About The Cascades at the Grottos
The Cascades at the Grottos are waterfalls on the Roaring Fork River located in the Grottos Day Use Area just east of the city of Aspen, Colorado.
Given its location nearby the resort town, we found the Grottos area to be very popular.
As you can see in the photo above, the waterfall itself didn’t knock our socks off, but it was attractive and powerful.
However, the short walk at the Grottos area also encompassed other incidental scenic oddities like glacial erratics (i.e. boulders likely left behind by glaciers that were once here) as well as so-called “Ice Caves”.
When we made our visit in late July 2020, there were no ice caves in the literal sense of the word.
Nevertheless, we did see a narrow slot canyon where I’d imagine in the Winter months, the narrowness of these slots may have allowed snow and ice to fuse above the tops of these canyons thereby leaving behind “ice caves” beneath them.
There was also a picnic area by the Grottos Trailhead, which further enhanced this place’s popularity.
Experiencing the Cascades Overlook
From the Grottos Day Use Area parking lots (see directions below), we walked down towards the footbridge over the Roaring Fork River.
However, before crossing the bridge, we instead followed a forested trail that followed the river upstream towards the Cascades Overlook.
This out-and-back walk was less than a quarter-mile in each direction so it was worth checking out even if it deviated from the main looping Grottos Trail, which we’ll get to in the next section.
Anyways, at this overlook, we managed to get a frontal view of the Cascades, where the photos really didn’t do it justice as it made the falls seem smaller than it really was in real life.
Experiencing the Grottos Trail
Beyond the footbridge across the Roaring Fork River, we then embarked on a nearly 1-mile loop trail that started off by going past some glacial erratics.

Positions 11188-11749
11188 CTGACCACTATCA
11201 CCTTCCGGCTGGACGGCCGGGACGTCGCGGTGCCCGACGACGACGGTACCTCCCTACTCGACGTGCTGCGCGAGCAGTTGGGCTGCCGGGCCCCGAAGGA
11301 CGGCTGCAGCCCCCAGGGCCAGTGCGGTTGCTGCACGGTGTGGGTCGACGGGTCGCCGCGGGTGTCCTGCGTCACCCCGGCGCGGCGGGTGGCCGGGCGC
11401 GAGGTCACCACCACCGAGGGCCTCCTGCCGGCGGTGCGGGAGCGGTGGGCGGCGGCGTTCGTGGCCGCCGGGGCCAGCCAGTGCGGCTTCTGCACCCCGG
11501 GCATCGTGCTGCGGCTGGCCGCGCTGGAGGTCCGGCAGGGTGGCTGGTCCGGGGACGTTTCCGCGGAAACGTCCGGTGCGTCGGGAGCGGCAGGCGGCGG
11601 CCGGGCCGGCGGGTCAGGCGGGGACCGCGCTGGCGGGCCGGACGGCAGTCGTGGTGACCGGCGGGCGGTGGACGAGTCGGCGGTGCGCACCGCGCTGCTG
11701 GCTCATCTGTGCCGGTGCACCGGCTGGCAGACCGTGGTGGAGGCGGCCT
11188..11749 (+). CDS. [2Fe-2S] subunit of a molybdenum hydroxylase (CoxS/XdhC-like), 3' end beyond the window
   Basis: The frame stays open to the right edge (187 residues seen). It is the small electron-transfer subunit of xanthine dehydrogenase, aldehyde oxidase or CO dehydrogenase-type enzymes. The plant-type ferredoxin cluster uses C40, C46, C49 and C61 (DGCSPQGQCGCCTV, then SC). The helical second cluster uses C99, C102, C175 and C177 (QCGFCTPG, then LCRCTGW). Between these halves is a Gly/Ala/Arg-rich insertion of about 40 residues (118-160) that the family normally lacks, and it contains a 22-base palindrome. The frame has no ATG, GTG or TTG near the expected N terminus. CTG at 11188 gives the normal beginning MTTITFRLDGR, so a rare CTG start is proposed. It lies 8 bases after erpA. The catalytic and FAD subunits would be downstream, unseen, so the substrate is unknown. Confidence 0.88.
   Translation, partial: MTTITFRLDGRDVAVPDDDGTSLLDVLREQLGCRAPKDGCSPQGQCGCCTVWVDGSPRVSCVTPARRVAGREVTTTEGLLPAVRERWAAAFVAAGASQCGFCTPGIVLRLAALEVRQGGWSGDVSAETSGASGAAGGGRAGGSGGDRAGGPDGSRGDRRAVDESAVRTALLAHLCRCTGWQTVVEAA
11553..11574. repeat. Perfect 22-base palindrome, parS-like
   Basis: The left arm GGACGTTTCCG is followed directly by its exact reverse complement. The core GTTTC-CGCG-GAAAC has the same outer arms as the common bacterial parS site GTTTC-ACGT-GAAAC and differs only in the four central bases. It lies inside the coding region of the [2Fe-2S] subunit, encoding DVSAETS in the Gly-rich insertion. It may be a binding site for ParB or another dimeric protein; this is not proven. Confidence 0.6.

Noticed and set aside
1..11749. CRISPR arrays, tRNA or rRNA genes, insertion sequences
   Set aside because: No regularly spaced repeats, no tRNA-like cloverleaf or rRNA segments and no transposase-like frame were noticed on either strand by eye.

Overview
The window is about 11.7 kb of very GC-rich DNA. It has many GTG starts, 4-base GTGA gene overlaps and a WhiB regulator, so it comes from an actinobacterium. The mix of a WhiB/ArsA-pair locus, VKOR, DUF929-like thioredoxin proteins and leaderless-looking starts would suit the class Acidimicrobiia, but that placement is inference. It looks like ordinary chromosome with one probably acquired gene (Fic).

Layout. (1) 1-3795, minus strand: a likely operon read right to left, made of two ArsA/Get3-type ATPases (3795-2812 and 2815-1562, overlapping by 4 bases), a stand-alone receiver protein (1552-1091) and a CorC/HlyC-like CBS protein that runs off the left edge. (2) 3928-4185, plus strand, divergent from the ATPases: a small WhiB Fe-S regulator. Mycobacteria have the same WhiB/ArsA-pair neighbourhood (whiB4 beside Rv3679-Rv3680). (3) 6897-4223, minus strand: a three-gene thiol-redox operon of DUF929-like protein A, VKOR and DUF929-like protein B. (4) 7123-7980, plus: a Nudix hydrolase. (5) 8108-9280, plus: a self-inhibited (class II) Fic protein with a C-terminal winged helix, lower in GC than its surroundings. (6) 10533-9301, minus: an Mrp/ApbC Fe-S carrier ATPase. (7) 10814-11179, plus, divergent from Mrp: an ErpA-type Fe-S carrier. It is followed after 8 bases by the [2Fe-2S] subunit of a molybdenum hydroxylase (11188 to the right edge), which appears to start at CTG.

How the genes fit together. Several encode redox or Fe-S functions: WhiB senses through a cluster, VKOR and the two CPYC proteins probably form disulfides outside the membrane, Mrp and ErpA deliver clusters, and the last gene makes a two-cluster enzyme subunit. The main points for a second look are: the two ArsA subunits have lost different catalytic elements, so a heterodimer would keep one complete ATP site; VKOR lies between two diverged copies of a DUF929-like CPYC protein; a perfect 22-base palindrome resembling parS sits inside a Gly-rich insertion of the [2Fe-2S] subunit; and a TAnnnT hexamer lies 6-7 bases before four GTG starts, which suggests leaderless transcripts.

Then, we continued hiking in a counterclockwise manner where at about a quarter-mile from the start of our hike, we arrived at the mouth of the so-called “Ice Caves”.
We saw some people do the steep scramble into the “Ice Caves”, which I’d imagine would have a rather unique slot-canyon-like experience.
We didn’t do this scramble due to the flash flood danger given the threatening thunderstorms forecasted for the area (which were eventually exacerbated by the rain that caught us just minutes after continuing the short hike).
The trail eventually went towards the head of the slot canyon, where we made sure to keep back from the slippery dropoffs.
Then, the Grottos Trail passed through a small grove of trees before getting onto the exposed rocky area flanking the Roaring Fork River.
From this sloping vantage point, we were able to get as far as the top of the Cascades, but this also let us have profile and downstream views of the tumbling waterfall.
At the bottom of this slope, we managed to get a nearly-frontal view of the Cascades, which we thought was surprisingly attractive and made us linger for a bit longer despite the intensifying rain during our visit.
After having our fill of the Cascades, we then completed the loop hike, which then followed the Roaring Fork downstream before going down a tricky scramble by another footbridge.
Then, the trail climbed a forested slope before descending back towards the glacial erratics thereby ending the loop.
At the end of it all, we wound up spending less than 90 minutes though our visit was hastened by the unrelenting intensification of the rain for more than half of our time on this trail.
Thus, we were pretty wet by the time we finally returned to the car.
The Grottos Day Use Area resides in the White River National Forest near the city of Aspen in Pitkin County, Colorado. It is administered by the USDA Forest Service. For information or inquiries about the area as well as current conditions, visit their website.
The Grottos Day Use Area was about 9 miles east of Aspen along Hwy 82.
It took us a little under 30 minutes to drive there given the narrowness of the road and the slower traffic that’s not likely to use pullouts to let people pass.
Right at the turnoff was the day use parking area, but we also noticed that there were more parking spots closer to the bottom of the hill, where there appeared to be a campground in addition to the day use picnic area.
For context, Aspen was about 41 miles (under an hour drive) south of Glenwood Springs, 127 miles (over 2 hours drive) southeast of Grand Junction, 171 miles (3.5 hours drive) northeast of Ouray, 198 miles (about 3.5 hours drive) southwest of Denver, about 242 miles (about 5.5 hours drive) north of Durango, 238 miles (over over 3.5 hours drive) east of Moab, Utah, and 465 miles (over 8 hours drive) north of Albuquerque, New Mexico.
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